As Japan’s first female defense minister, a position she assumed under Abe in summer 2007, she was a staunch supporter of the Japan-U.S. Security Treaty and even met with Vice President Dick Cheney.
Koike is well-known in the Middle East, and well-versed in the Israeli-Palestinian conflict. She is especially familiar with Libya, where her father, who was once involved in the oil business, reportedly had close contacts with Libya’s leader, Col. Moammar Gadhafi.
Koike is aligned with the more nationalistic elements of the LDP. A recent U.S. media report compared Koike, in style and rhetoric, not experience, to Republican vice presidential candidate Sarah Palin.
She also likes to joke. Last year, just before resigning as defense minister, Koike told policy experts in Washington to call her “Madame Sushi.” Japanese critics dubbed her “Madame Kaiten (conveyor belt) Sushi” — someone who goes around and around until picked up — in reference to her record of switching political parties, as well as districts and political sponsors. She was once a protege of Ichiro Ozawa, now leader of the Democratic Party of Japan. Kaoru Yosano When he was young, the 70-year-old economic and fiscal policy minister lived in Cairo, as well as Spain and England. Well-versed in economic policies, he is widely known among international bankers and business leaders due to his experience as trade minister and economic and fiscal policy minister.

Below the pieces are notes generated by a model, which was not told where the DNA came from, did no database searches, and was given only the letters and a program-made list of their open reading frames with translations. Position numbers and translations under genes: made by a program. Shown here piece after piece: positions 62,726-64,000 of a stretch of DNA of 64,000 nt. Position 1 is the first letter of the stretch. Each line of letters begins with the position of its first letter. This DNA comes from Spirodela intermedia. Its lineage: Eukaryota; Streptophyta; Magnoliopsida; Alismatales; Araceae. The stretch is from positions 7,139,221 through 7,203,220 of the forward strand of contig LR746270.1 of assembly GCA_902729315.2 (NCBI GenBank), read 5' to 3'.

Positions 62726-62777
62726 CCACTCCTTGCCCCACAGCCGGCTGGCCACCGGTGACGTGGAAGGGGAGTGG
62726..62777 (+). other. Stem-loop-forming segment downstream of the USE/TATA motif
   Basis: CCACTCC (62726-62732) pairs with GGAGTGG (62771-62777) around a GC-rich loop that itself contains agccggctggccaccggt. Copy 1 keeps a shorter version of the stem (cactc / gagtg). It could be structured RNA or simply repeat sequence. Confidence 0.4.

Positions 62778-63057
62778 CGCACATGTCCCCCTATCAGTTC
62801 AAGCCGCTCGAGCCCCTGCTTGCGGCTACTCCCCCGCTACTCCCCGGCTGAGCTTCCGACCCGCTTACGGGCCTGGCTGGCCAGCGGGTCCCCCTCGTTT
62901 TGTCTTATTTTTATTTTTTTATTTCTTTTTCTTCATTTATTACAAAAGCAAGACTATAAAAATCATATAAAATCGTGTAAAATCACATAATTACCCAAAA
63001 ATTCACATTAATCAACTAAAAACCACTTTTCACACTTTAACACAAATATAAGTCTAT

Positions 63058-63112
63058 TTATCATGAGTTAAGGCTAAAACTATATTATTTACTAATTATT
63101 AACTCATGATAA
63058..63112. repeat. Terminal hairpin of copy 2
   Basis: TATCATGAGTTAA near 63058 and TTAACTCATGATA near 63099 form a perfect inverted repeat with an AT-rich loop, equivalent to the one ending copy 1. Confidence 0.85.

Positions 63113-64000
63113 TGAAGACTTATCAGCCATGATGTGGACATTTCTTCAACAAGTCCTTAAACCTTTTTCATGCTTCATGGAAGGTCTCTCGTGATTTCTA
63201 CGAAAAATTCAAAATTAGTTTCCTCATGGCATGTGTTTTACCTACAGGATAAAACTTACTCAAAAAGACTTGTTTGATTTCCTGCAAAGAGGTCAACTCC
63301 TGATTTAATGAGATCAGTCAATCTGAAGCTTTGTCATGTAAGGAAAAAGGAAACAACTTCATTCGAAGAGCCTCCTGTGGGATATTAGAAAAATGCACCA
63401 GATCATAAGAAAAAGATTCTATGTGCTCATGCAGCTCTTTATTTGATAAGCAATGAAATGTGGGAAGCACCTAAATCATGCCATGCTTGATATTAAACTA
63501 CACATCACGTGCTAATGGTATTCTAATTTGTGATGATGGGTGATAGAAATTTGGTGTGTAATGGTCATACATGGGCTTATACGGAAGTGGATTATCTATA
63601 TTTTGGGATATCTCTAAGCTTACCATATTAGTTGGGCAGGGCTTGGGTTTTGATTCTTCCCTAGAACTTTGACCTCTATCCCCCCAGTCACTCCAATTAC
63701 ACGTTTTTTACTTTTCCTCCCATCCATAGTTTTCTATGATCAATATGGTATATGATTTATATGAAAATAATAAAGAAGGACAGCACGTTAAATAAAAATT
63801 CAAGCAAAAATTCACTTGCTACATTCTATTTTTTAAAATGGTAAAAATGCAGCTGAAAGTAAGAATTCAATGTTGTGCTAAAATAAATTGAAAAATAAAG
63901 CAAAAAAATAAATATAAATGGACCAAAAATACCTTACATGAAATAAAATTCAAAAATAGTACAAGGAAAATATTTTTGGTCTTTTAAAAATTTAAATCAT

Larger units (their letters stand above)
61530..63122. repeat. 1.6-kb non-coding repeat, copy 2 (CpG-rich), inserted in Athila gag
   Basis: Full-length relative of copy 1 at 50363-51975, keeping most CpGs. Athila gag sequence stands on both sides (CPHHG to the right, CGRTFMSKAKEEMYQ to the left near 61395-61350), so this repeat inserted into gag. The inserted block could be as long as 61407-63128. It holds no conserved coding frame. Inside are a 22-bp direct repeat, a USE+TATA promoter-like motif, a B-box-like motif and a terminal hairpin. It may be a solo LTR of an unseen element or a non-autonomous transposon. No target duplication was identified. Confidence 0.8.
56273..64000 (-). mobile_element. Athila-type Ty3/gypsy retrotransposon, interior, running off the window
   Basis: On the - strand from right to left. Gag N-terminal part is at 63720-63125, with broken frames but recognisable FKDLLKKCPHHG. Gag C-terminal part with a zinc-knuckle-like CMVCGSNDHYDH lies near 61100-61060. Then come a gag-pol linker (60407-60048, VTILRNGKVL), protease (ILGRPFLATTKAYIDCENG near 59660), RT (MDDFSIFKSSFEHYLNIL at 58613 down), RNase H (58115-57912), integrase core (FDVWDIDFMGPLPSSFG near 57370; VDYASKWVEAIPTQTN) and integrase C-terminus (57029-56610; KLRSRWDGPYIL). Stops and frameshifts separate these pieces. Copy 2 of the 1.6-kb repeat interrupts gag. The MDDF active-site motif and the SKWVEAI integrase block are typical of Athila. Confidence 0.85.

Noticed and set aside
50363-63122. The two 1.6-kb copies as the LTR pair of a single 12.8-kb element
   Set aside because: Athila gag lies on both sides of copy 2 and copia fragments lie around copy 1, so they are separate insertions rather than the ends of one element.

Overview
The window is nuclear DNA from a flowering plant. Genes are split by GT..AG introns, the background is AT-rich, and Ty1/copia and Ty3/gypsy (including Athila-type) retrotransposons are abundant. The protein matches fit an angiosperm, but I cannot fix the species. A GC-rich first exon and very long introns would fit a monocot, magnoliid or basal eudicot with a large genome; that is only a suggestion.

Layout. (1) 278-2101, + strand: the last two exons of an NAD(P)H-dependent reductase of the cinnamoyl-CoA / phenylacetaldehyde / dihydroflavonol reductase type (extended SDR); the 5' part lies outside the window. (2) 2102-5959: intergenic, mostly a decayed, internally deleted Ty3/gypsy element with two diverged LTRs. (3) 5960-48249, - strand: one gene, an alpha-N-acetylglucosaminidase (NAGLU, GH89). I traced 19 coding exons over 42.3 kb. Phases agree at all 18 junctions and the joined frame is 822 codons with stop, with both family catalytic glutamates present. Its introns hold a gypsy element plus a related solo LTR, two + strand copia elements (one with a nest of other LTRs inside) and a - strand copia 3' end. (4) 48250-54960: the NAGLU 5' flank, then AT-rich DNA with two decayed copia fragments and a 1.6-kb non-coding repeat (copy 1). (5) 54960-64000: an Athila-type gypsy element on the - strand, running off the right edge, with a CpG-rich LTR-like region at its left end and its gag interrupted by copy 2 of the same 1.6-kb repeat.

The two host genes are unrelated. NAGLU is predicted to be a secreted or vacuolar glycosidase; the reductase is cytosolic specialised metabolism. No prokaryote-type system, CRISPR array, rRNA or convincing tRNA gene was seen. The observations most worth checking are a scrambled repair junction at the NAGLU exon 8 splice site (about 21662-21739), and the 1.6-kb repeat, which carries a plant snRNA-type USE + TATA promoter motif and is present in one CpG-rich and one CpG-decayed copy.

Yosano is seen abroad as a strong advocate of economic and fiscal reforms and is one of the few politicians who publicly supports a consumption tax hike.
The international nuclear power industry sees Yosano, who joined Japan’s fledging nuclear power industry in the 1950s before becoming a politician, as a particularly strong ally.
Yosano has won praise from international bankers for his declaration that Japan needs to balance its budget by 2011. His views on foreign policy issues are less clear, but he is seen by Japan experts as likely to be similar to Prime Minister Yasuo Fukuda in terms of relations with the U.S. and East Asia. Shigeru Ishiba Among the five candidates, the 51-year-old former defense minister is perhaps the most vocal supporter of the Japan-U.S. security alliance and favors closer bilateral military cooperation.
While an expert on military affairs, Ishiba is not an armchair hawk. Traveling through Kurdish refugee camps following the Gulf War in 1991, he was shocked by the misery he witnessed.
In 1992, he was part of a group of Diet members who visited Pyongyang to celebrate the 80th birthday of then North Korean leader Kim Il Sung, but became a strong critic of the North Korean government afterward. Nobuteru Ishihara The 51-year-old former chairman of the LDP Policy Research Council, once described by Time magazine as “young and hard-charging,” is less known abroad than his famous father, Tokyo Gov. Shintaro Ishihara.
Ishihara studied briefly at Elmira College in New York while at Keio University, but as a politician has little international experience.
Japan experts abroad see Ishihara as part of the new wave of younger, more nationalistic and conservative politicians who favor Western-style economic and fiscal reforms.
As a staunch supporter of Koizumi’s reform drive, Ishihara served as minister in charge of administrative reforms and later as transport minister during Koizumi’s tenure.